Wills and Probate Solicitors in Carlisle, Cumbria & Northumberland
Wills and Powers of Attorney are vitally important legal documents and a fundamental part of any estate plan. A will (last will and testament), is a legal document which allows you to determine who will inherit your assets when you pass and ensures they are dealt with in the way you would choose. If you do not make a will, the state determines who inherits your assets – this may not be who you or your family want. Therefore, making a will is a vitally important procedure offering peace of mind to all parties.
Probate is the legal process whereby a last will and testament is proved in court and accepted as valid and the true last will and testament of the deceased. If you are an executor on someone’s will, you may have to apply for probate. This then gives you the authority to share out a person’s assets as detailed in their will.
How we can help
No-one has more experience with wills and estate administration than our team here at Cartmell Shepherd – so you can rely on us to put everything in place to ensure that your wishes are carried out without problems, hold-ups or disputes. We take great pride in providing an expert personal service, offering sympathetic advice and guidance to guarantee that matters are handled exactly as you would want them to be. We are also specialists in the world of trusts and the law as it affects elderly people.
Areas of Wills, Probate & Inheritance that our expertise covers include:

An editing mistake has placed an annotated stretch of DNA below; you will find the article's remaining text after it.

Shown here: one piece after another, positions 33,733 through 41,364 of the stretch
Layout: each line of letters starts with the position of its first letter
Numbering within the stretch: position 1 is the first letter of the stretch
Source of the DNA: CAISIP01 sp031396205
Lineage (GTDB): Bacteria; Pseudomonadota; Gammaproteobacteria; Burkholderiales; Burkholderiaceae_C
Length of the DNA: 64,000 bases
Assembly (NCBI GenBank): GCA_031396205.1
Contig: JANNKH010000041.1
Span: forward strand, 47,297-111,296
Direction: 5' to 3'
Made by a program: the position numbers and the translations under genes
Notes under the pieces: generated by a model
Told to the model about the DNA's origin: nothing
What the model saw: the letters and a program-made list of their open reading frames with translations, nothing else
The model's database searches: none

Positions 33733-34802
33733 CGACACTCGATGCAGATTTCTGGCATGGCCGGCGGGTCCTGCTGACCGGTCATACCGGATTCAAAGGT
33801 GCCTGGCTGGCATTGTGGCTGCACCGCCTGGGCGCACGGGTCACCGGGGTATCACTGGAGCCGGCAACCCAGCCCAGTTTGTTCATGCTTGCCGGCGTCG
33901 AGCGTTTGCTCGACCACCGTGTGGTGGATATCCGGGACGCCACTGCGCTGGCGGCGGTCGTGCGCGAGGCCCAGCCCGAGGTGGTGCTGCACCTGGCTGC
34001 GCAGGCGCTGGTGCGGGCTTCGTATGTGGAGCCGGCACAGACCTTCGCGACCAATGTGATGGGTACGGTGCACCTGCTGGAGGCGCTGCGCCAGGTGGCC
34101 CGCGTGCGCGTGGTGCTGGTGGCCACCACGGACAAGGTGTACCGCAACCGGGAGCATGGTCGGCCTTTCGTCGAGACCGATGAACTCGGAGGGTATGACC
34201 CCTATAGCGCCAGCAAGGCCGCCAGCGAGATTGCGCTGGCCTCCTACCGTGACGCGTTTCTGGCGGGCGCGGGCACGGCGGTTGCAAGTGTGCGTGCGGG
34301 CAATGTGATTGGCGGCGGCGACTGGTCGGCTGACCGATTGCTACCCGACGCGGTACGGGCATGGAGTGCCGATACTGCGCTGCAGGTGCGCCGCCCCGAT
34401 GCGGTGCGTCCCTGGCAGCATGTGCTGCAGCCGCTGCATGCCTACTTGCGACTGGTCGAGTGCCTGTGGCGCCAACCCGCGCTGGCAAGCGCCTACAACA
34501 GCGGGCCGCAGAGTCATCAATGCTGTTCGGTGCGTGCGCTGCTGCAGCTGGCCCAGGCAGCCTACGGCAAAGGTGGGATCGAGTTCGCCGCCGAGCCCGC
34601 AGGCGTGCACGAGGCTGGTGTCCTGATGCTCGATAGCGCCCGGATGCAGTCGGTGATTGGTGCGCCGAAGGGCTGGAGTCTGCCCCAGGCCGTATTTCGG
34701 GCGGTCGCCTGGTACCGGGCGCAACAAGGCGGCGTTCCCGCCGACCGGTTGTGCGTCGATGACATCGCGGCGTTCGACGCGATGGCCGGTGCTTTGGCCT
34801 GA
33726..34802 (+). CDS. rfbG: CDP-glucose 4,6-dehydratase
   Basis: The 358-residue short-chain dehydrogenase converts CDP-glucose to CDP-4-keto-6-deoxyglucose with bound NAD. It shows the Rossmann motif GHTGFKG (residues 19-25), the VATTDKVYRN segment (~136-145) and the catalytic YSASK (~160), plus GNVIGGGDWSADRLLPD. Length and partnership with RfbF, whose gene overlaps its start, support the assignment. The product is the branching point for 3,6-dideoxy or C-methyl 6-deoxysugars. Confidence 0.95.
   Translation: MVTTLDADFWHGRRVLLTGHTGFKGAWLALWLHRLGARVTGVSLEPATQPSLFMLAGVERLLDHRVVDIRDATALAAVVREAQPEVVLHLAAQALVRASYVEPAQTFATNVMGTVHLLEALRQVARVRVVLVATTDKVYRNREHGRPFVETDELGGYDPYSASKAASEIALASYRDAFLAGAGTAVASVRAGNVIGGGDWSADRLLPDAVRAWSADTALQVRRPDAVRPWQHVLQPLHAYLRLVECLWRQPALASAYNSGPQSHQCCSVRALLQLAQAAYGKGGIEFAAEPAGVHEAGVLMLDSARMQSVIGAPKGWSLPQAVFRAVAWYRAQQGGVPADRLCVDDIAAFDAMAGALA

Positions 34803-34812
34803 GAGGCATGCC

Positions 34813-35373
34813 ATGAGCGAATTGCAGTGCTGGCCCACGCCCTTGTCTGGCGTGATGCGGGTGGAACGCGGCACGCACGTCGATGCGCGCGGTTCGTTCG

- Drawing up & amending wills
- Tax & estate planning
- Probate & estate administration
- Trust formation & administration
- Powers of Attorney
- Court of Protection work
- Safeguarding assets
- Probate disputes
We have a specialist Will Dispute Team consisting of four solicitors. For more details please see our separate site:
It is important that you make a will to ensure that your estate (money, property and possessions) is distributed in the way you wish it to be, when you die. If you die without a will, there are rules which dictate how your estate will be distributed. For example, unmarried partners cannot inherit from one another without a will. This could leave your partner with major financial difficulties.
You can write your will yourself, however it is generally advisable to use a solicitor to ensure your will has the effect you intend it to. It is easy to make mistakes during the process of drawing up your will and if there are error, this can cause issues after your death. Of the question is a draft will valid in the UK – for a will to be valid, it must meet the following requirements under the Wills Act 1837:
• It must be in writing.
• It must be signed by the testator (the person making the will) or by someone else in their presence and at their direction.
• The testator must intend for the signature to give effect to the will.
• The will must be signed in the presence of two witnesses, who must also sign the will in the presence of the testator.
The executor is the person named in a will as responsible for taking care of the deceased’s estate.
Probate is the legal process of dealing with someone’s estate when the die. Being granted probate means you can lawfully manage their estate. You will need to apply for probate if you are a named executor on the deceased’s will. The executor or administrator is not required to apply for probate but if they do not, they will not be able to transfer the title of any assets that exist in the deceased’s name.